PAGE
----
As it turns 120 years old, Miami is experiencing robust economic growth and is emerging as the great logistics center of the Western Hemisphere.
Miami was founded 330 years after Saint Augustine, the 28 July de 1896, in southern Florida. And, despite the fact that Florida had become the 27th state of the Union in 1845, it was only in the 1870's when the first important settlement of settlers was formed in the area known in the Tequesta language as "Miami" ( "Big Water").
After the Civil War, the encouragement of land grants by the federal government attracted countless immigrants who gave the new human conglomerate the form of a city.
Julia Tuttle, a visionary Ohio socialite, settled with her family on land near the mouth of the Miami River and, fascinated by the local potential for development, Ms. Tuttle decided to dedicate her life to transforming the region.
Mrs. Tuttle understood that to promote economic growth it was necessary to incorporate the area into an efficient transport network and she worked hard to attract the interest of magnate Henry Flagler in the region. Her efforts were crowned with success and that is how the Florida East Coast Railway began the ambitious railway project that would link St. Augustine, Jacksonville and other towns on the east coast of Florida with the newly founded city of Miami.
Thus, not coincidentally, on April 22, 1896, the Miami train service was inaugurated and, on July 28 of that same year, a group of male citizens decided to appoint the first local government officials, being that day formally founded the city of Miami.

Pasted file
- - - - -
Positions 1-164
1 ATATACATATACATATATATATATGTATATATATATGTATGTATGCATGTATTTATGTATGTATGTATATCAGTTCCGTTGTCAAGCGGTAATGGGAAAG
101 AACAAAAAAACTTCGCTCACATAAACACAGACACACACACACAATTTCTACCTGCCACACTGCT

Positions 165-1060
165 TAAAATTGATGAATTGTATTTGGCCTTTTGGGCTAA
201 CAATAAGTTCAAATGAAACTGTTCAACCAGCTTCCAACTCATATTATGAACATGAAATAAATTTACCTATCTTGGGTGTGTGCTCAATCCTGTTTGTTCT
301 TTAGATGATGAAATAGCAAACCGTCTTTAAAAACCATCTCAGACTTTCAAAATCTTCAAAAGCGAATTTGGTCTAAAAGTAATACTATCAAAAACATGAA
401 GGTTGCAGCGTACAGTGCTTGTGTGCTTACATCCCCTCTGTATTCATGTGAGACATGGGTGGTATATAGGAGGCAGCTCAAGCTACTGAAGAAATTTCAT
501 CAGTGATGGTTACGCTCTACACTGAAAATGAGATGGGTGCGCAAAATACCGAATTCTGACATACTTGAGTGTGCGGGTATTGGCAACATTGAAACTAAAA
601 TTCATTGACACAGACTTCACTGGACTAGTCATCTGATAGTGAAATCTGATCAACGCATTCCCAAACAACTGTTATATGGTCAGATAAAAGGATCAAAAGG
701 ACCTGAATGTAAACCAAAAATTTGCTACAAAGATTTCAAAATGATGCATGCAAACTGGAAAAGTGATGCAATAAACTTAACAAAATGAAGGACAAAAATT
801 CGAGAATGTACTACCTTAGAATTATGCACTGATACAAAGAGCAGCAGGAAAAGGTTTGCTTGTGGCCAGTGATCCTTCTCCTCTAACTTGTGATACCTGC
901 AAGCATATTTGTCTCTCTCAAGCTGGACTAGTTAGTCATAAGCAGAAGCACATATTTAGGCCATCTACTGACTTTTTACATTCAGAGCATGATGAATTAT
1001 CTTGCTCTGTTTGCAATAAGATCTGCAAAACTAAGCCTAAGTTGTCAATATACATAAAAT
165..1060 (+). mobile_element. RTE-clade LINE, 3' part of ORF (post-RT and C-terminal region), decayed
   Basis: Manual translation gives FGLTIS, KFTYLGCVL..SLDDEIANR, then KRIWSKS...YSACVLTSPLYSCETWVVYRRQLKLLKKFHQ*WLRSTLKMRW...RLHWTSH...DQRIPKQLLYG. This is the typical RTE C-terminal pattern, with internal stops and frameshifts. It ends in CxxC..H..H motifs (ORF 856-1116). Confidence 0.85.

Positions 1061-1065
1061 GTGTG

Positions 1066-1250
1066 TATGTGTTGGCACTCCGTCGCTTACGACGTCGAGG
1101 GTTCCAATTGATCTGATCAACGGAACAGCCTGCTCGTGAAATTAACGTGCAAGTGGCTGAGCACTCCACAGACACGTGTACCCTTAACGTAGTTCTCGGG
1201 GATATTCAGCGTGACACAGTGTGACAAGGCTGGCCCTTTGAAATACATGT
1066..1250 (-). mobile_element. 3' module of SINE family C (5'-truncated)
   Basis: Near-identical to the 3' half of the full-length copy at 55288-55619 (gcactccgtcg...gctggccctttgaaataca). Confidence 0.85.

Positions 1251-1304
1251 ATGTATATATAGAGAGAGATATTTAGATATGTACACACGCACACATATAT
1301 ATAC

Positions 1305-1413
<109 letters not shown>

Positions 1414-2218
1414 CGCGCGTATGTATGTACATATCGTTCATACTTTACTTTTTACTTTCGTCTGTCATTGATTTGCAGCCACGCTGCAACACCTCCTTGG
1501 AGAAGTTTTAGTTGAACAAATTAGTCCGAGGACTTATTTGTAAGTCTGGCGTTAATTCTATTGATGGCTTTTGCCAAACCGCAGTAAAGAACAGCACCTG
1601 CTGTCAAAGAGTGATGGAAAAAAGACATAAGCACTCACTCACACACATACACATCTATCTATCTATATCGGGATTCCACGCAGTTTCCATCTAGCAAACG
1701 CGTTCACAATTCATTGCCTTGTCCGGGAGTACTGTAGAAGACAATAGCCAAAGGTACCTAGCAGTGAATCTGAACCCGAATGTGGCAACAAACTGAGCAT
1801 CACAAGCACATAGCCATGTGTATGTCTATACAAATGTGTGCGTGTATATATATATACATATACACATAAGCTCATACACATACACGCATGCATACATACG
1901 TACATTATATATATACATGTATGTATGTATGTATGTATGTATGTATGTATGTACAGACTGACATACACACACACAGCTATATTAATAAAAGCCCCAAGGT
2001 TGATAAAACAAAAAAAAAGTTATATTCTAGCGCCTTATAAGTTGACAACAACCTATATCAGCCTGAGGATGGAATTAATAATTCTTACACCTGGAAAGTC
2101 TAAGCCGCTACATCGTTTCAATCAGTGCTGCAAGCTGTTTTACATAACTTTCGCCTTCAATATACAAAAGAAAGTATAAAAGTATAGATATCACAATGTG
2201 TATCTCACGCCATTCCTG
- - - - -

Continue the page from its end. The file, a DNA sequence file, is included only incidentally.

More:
Since then, the city has been growing gradually in the heat of timid socio-economic transformations and it is not until the beginning of the 60s that Miami prepares for its conversion into a great metropolis with the beginning of the exodus of Cubans from Fidel Castro's Cuba.
Indeed, the massive influx of a valuable contingent of Cuban professionals, technicians and businessmen unusually accelerated the process of development in Miami. The city gradually acquired a unique profile as the uses and customs of the Caribbean merged with the patterns of rural life common to the south of the United States.
In its recent history, Miami has faced the onslaught of several devastating hurricanes and severe economic depressions that have not diminished in any way the spirit of strength of its inhabitants to the point that, today, Miami is considered one of the most world cosmopolitans.
Contemporary Miami hosts countless prestigious companies from the financial, communications and information technology, tourism, international trade and services sectors. Similarly, the evolution of Miami in promoting the plastic and performing arts is an effort positively valued by the most demanding critics.
Without being arrogant, it can be said that in terms of its physical infrastructure, its cultural development and the desire of its inhabitants to excel, Miami has nothing to envy any of the most attractive cities in the world.
In short, to describe its magnificent singularity, it is enough to say that “Miami is Miami…”
Alfredo González Amáre*